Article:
Dr. Joel Todd Leroy Prince is a partner at Elmhurst Animal Care Center in Elmhurst, Illinois. In this role, Dr. Joel Todd Leroy Prince provides preventative care services and other treatments for a variety of pets. The team at Elmhurst Animal Care Center works with patients to help them understand dog behaviors, especially strange ones like licking ears.
Ear-licking behavior is largely motivated by a dog’s pack mentality. Licking ears expresses affection, respects, and dedication to the pack through mutual grooming. At the same time, other factors contribute to this behavior, such as a predilection for flavor of earwax. Dogs often use their tongues to explore the environment, and they can learn that it is a flavor they enjoy.
If a dog suddenly becomes obsessed with another dog’s ear, owners should take note since an ear infection or some other discharge could be the reason.
In general, licking ears is harmless. However, excessive licking can case moisture to build in the ear canal, which leads to other issues. For that reason, owners should discourage the behavior by using distractions like toys or treats to break a dog’s concentration.
Veterinarian Joel Todd Leroy Prince practices at the Elmhurst Animal Care Center in Illinois. A board certified veterinarian, Joel Todd Leroy Prince is particularly knowledgable about the care and treatment of small animals.
Health hazards around the home are one of the greatest health concerns for curious small pets such as hamsters and rats. Heavy metals and toxins found in common household items are of particular concern. Electric cords, a commonly chewed upon item, contain zinc. This can lead to zinc poisoning, which may be fatal.
Lead poisoning is another key concern, especially in older homes. Paint, drywall, linoleum, and other construction materials can contain lead. Small mammals routinely find ways to access and chew these materials, especially when permitted to explore unsupervised.
Some types of commonly sold pet bedding can be dangerous for small pets as well. Cedar and pine beddings are known to cause health problems in most types of small animals, and are to be avoided.
Dr. Joel Todd Leroy Prince serves as a veterinarian at several locations in and around Naperville, Illinois. With a strong background that includes board certification in small animal practice, Dr. Joel Todd Leroy Prince focuses much of his practice on neurological disorders in dogs and cats.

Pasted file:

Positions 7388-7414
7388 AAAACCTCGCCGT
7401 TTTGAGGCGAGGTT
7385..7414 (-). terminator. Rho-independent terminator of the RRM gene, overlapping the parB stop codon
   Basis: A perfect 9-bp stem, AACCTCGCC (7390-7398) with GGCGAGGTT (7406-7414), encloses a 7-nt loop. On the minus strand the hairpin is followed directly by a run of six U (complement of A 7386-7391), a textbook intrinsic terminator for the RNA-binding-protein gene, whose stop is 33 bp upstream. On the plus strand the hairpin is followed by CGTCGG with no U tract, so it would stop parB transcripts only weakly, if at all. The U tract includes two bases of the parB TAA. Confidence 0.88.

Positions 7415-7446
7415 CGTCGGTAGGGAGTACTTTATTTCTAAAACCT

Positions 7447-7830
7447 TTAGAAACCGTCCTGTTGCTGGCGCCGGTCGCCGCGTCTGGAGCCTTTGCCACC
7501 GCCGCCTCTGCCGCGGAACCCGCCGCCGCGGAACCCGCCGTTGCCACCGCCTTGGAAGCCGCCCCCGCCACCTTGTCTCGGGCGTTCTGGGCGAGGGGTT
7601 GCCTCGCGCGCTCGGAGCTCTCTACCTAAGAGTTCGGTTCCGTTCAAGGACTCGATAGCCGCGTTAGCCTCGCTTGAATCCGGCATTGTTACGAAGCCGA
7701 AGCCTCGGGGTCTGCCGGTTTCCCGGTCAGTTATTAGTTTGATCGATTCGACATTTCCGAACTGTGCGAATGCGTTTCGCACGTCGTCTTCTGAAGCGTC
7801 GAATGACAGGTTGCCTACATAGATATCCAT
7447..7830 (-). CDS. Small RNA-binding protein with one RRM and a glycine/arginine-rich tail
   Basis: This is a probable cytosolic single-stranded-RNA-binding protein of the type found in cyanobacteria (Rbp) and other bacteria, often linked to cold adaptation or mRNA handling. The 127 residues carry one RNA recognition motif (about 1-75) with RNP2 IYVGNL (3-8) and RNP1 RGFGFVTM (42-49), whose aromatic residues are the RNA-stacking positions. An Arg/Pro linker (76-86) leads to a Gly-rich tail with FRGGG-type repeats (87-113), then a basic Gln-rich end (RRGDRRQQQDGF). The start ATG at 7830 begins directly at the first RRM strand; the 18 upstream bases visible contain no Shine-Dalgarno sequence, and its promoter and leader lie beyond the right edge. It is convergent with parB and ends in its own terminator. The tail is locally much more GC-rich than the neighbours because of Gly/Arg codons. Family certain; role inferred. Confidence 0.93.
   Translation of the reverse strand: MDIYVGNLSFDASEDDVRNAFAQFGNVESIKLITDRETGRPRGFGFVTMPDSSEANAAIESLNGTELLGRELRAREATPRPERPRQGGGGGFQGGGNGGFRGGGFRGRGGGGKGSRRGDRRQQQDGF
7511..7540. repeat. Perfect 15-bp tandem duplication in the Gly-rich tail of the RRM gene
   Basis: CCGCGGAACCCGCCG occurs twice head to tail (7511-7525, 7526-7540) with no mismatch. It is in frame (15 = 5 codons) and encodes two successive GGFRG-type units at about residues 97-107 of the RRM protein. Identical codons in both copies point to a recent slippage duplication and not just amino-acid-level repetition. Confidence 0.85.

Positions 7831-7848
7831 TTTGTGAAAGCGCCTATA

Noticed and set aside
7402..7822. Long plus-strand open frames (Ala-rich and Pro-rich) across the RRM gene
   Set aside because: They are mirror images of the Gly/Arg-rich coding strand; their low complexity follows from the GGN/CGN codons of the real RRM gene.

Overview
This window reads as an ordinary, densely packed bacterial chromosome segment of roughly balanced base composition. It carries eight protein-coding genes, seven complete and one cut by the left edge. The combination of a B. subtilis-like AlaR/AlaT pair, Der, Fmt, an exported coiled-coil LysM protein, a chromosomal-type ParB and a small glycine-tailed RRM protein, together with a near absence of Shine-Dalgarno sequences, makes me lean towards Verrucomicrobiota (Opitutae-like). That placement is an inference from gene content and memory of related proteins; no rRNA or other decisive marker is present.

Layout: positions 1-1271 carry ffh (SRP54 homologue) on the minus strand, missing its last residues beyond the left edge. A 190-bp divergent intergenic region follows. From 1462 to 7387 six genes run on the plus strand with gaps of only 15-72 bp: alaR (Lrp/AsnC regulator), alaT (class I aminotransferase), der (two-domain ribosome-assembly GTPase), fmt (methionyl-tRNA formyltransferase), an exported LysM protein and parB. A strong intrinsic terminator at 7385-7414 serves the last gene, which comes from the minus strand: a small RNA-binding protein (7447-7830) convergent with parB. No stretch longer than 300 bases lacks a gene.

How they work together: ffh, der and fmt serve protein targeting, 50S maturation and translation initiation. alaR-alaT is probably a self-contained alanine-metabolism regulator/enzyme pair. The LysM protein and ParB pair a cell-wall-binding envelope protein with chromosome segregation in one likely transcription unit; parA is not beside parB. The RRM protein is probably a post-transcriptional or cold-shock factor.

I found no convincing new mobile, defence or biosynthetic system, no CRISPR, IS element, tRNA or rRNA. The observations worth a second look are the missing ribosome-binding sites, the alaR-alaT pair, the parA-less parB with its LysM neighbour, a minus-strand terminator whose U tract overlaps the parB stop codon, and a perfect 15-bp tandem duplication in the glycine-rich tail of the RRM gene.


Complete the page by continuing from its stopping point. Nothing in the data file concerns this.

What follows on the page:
As with humans and other animals, seizures in cats occur as a result of abnormal electromagnetic brain activity. Such events often manifest with unusual behavior, such as pacing or yowling, which is followed by the seizure itself, in which the cat collapses, stiffens, and enters convulsions that feature unusual movements.
When the cat wakes, it may continue to display postictal symptoms such as temporary paralysis and behavior changes. If a cat shows signs of an impending or an occurring seizure, the owner’s responsibility is to keep the cat safe until the seizure is over.
Staying as calm as possible, the owner should remove any potentially dangerous objects from the cat’s vicinity. If this is not possible, such when the cat near stairs, the owner may try to move the cat to a safe location.
Experts also recommend moving a seizing cat if the animal is on a table, bed, or other raised surface. If the seizure is in progress, the owner should be aware of the potential for uncontrolled scratching or biting.
Owners should then watch the cat to make sure that it stays safe throughout the seizure. If the seizure continues for more than three minutes or is immediately followed by another seizure, experts recommend that the owner call a veterinarian. When the seizure does stop, disorientation may cause the cat to act out, so the owner must continue to observe the cat to make sure it does not injure itself or others.